According to Humphrey Neill’s The Art of Contrary Thinking, “to be a contrarian is to train your mind and ruminate in directions opposite to public opinion, then to weigh your conclusions in the light of current events and manifestations of human behavior.”
The logic of contrary thinking seems straightforward, but its practice is rather more challenging.
As most of us are taught to conform to societal norms at a young age, we tend to adopt a herd mentality. Contrarians may therefore face extreme social disapproval and feel they’re following an unrewarding path.
Economist John Maynard Keynes once said, “Worldly wisdom teaches that it is better for the reputation to fail conventionally than to succeed unconventionally.” The famous Asch conformity experiments carried out in the 1950s clearly demonstrate the aptness of the British economist’s observation.
In this test, which examined how group pressure affects perceptions, psychologist Solomon Asch invited students to participate in a vision test. Only one of the participants in each group was the experiment’s real subject; the others were Asch’s confederates. Each group was asked a variety of questions. All the participants had to say their answers aloud in front of the group, but the confederates had been preselected to answer first. This method ensured that the real subjects knew everyone else’s answers before they gave their own.
During the first part of the experiment, Asch asked a question, such as “Which line in the right-hand picture has the same length as that in the left-hand picture?” (See figure, this page.) The confederates answered correctly, as did 97 percent of the real subjects.
In the next part, however, the confederates gave an incorrect answer to a similar question. After all seven confederates answered incorrectly, the real subjects followed their peers and also gave the wrong answer. By the end of the experiment, 75 percent of the real subjects had succumbed to peer pressure and provided the wrong answer. The Asch experiments demonstrate that people would rather be wrong as a group than right as individuals.Meet Mr. Market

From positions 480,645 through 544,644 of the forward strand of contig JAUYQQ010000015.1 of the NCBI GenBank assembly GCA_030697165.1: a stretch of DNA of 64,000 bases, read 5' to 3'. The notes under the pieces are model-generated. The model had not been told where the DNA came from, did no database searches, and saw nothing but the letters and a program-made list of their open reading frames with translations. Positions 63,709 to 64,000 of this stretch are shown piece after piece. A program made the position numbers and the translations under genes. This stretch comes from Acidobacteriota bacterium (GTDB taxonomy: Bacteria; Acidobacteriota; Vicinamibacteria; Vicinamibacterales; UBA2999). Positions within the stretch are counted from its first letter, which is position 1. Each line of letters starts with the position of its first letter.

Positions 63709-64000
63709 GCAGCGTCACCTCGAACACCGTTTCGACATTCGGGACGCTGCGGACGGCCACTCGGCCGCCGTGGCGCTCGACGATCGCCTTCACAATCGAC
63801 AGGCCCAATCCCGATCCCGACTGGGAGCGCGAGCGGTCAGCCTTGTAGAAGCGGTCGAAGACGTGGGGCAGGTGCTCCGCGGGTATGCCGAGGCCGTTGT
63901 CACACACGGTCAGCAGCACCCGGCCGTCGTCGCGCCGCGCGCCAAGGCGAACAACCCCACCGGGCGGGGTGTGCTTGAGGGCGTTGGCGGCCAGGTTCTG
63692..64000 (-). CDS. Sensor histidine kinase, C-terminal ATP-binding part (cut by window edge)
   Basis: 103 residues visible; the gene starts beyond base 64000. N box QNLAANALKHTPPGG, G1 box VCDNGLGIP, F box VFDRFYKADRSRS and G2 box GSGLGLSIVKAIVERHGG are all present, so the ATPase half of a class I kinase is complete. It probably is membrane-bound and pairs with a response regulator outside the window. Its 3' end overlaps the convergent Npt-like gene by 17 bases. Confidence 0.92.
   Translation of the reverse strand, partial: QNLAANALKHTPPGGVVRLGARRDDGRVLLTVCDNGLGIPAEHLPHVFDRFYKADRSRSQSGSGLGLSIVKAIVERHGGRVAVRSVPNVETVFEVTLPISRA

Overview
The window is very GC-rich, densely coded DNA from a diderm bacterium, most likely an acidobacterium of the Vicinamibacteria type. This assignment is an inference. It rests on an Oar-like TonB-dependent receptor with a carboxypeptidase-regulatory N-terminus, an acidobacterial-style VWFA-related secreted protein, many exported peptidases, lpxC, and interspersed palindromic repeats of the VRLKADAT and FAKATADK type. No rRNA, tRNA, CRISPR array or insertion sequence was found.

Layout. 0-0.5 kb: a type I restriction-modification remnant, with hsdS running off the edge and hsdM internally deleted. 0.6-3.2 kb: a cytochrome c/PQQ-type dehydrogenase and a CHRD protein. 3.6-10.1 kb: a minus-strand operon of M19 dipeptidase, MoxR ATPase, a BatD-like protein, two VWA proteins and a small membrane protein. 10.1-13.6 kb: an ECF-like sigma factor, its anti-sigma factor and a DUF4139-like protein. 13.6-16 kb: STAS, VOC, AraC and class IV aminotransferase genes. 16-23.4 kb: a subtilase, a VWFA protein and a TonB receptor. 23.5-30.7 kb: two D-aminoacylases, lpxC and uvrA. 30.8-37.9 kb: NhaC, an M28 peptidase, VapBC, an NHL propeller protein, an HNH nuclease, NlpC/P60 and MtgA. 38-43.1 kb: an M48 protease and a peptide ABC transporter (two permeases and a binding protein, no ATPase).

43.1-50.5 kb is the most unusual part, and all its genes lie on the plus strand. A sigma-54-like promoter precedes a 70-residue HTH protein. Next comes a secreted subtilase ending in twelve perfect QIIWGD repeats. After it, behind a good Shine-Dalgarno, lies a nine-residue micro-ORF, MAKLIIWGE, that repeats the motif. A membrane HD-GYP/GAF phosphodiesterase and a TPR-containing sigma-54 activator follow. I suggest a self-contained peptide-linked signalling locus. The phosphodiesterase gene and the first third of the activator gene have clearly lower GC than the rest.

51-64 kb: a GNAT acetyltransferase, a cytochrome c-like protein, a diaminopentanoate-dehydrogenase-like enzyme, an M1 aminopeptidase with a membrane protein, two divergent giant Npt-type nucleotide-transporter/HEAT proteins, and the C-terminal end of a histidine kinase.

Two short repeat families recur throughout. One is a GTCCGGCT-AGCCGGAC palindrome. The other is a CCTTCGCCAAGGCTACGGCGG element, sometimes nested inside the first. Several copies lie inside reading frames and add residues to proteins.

Although we know that the power of conformity can dramatically affect an individual’s decisions, for good or ill, we also know that naïvely going against the crowd purely for the sake of it is also a sure path to failure.
In the stock market, the crowd is right most of the time. It is when investors and stock experts begin to think with their hearts rather than their heads that they often go wrong. Therefore, prudent investors become contrarians only when the general market sentiment diverges from their own rationally conducted investment analysis.
As economists and financial analysts may make overly optimistic or overly pessimistic assumptions in explaining why the market is behaving in a particular way, the true contrarian objectively evaluates where the market should be and then compares it with the general consensus. When the two diverge significantly, it’s sensible to go against the grain.
Benjamin Graham, the father of value investing, likes to think of the ever-gyrating stock market as operated by a moody person, Mr. Market. Each day, Mr. Market offers investors stock prices based on his mood. On sunny days, when his mood is bright, he bids up share prices. On rainy days, when he feels gloomy, he sends these prices to depressed levels.
By inference, Graham urges investors to think independently, rather than be controlled by Mr. Market. After all, a probing mind is a contrarian mind, and only realistic and careful assumptions about a stock’s valuation count.Contrarian vs. Value Investing
Many believe that a contrarian investor is equivalent to a value investor, and, to a certain extent, they’re indeed the same. In our opinion, however, the investment decision-making processes of the two deviate from each other.
The value investor tends to focus solely on price versus value. Price is simply what the market is offering for a stock, and the stock’s value is what the investor has calculated based on thorough analysis. When the two figures differ, the value investor acts accordingly.
The contrarian investor initially behaves exactly the same way as the value investor. But the contrarian takes public sentiment and analyst expectations into consideration and uses them as valuation metrics. In the process, he puts his own valuation into perspective by comparing it with the market’s view. For example, if the contrarian notices that the market is using unjustified or unrealistic assumptions to value stocks, he uses this as a signal to act.
Contrarian investing can be a powerful tool. By measuring market expectations, the contrarian can get a better sense of when to enter or exit the market. But the madness of the crowd often lasts longer than the contrarian can stick to his principles. After all, hindsight is always 20/20 when deciding that the tide has turned; thus, correctly timing the market seems more of an art than a science.
In this respect, the contrarian mindset should be counted as only one tool in an investment toolbox, not as an all-purpose solution to every situation. In our next article, we’ll use a particular stock as an example to show how the contrarian mindset can be used in everyday investment valuation.
Ronald Chan and Brian Lui operate Chartwell Capital Limited, an asset management firm based in Hong Kong.